Impossible Pie: A Riff on the Classic Chess Pie



Impossible Pie, Chess Pie - Eat Boutique

Though the northeast will forever be considered my home, I spent my high school years in the south, basically learning how to adjust. A Jersey girl through and through, I just tried to blend anyway I could. I was too busy sneaking out to dance clubs in downtown Atlanta and cussing up a storm to care too much about food.

Sure, I got my fill of buttery grits and biscuits topped with white sausage gravy. I also ate enough fried chicken and pecan pies to make me an honorary southerner, I’m sure of that. For a teen who didn’t put any effort into it, I did pretty well sampling bits and pieces of the southern food spectrum. But I never had chess pie.

Impossible Pie, Chess Pie - Eat Boutique

I don’t know if it was just too sweet or if the texture turned off my elementary tastes, but a new friend forced me to eat a slice at a lunch-only cafeteria (called, a meat-and-three) in Nashville a few months ago. When she heard I had never had the stuff, she didn’t even ask. She just slid a piece between us and, heh-heh-helloooo, I am now a chess pie convert.

My husband is in Nashville a lot. Life and Paris and gift boxes (all lovely diversions!) make it so I often miss out on repeat visits and repeat slices of this heavenly pie. Thanks to March’s Food and Wine, I now have an easy to whip up alternative. Sugarland’s lead singer Jennifer Nettles shared her great-grandmother’s riff on the traditional southern treat. I know it’s not true chess pie but it’s homemade and hits the spot. And like I always say, there’s no pie I like better than homemade pie.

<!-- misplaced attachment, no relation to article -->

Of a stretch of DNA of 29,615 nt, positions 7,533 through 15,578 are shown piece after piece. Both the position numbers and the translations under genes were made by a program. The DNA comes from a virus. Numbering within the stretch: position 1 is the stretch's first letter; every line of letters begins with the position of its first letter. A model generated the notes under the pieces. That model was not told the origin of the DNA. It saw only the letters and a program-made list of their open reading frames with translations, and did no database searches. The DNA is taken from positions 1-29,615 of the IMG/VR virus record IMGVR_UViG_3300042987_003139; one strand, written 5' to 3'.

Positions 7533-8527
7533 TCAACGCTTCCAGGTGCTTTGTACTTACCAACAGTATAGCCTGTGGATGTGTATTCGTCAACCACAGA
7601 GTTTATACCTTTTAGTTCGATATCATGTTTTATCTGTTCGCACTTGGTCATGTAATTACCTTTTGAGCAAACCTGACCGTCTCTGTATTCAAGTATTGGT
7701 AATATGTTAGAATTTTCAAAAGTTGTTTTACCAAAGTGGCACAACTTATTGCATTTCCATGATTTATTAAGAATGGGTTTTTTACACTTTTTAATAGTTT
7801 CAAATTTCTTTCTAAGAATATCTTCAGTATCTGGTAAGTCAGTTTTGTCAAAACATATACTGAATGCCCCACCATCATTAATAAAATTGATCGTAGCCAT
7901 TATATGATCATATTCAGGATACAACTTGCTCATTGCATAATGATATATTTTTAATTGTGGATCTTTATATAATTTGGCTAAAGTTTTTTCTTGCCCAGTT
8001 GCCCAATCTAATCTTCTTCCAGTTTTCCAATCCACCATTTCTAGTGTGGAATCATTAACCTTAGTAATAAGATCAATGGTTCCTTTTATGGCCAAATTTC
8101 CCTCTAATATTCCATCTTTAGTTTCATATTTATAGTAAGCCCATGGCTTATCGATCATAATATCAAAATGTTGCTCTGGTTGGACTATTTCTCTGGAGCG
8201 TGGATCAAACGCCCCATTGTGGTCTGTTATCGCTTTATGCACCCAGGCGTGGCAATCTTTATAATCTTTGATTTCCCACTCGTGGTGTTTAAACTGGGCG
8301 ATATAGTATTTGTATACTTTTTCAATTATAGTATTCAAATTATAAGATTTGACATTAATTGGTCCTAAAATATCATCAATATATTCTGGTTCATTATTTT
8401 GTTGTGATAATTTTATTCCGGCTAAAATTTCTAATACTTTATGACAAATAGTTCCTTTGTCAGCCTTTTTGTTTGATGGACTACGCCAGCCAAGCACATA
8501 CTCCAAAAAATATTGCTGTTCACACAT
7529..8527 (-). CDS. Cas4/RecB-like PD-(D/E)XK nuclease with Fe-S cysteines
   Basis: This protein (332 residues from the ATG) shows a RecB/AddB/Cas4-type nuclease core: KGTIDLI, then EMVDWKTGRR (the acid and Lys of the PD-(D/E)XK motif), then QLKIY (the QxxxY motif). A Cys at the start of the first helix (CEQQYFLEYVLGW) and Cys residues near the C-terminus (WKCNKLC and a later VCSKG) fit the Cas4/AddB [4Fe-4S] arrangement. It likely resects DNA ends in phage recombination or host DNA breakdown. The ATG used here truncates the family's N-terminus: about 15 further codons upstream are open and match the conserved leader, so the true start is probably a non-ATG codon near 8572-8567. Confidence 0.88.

Impossible Pie, Chess Pie - Eat Boutique

Impossible Pie, Chess Pie - Eat Boutique

There’s a good reason this recipe’s earned the name “Impossible Pie,” and you’ll discover it if you make it. I say it’s just impossibly good, and a totally worthy of… say… a Mother’s day brunch.

While you’re down here, check out the Merry Gourmet’s real chess pie recipe here. I just heart her. And her chess pie.

Looking for the perfect gift? Eat Boutique sells a handmade gift box filled with handmade sweet and savory treats. Send food that hugs you back today.

Impossible Pie, Chess Pie - Eat Boutique

Impossible Pie

From Food and Wine, March 2011


  • 1 stick unsalted butter, melted, plus more for greasing
  • 1 3/4 cups sugar
  • 4 large eggs
  • 1/2 cup self-rising flour
  • 2 cups sweetened shredded coconut
  • 2 cups milk


  1. Preheat the oven to 350 ° and butter two 9-inch glass pie plates. In a large bowl, whisk the melted butter with the sugar. Add the eggs and beat until smooth.
  2. Stir in the flour, coconut and milk. Divide the mixture between the pie plates and bake in the lower third of the oven for about 1 hour, until the pies are firm to the touch and golden. Transfer the pies to a rack and cool completely before serving.
  3. The pies can be refrigerated overnight. Return them to room temperature before serving.
Jill is a photographer in Toronto, Canada and photographed this pie for Eat Boutique. She also blogs about her homemade urban life, including her beautiful chickens, at Freestyle Farm.

Eat Boutique was an award-winning shop and story-driven recipe site created by Maggie Battista – an author, business guide and alignment seeker. After hosting retail markets for 25,000+ guests, Maggie now supports entrepreneurs as they create values-based businesses through We Are Magic StudioFollow Maggie Battista on Instagram.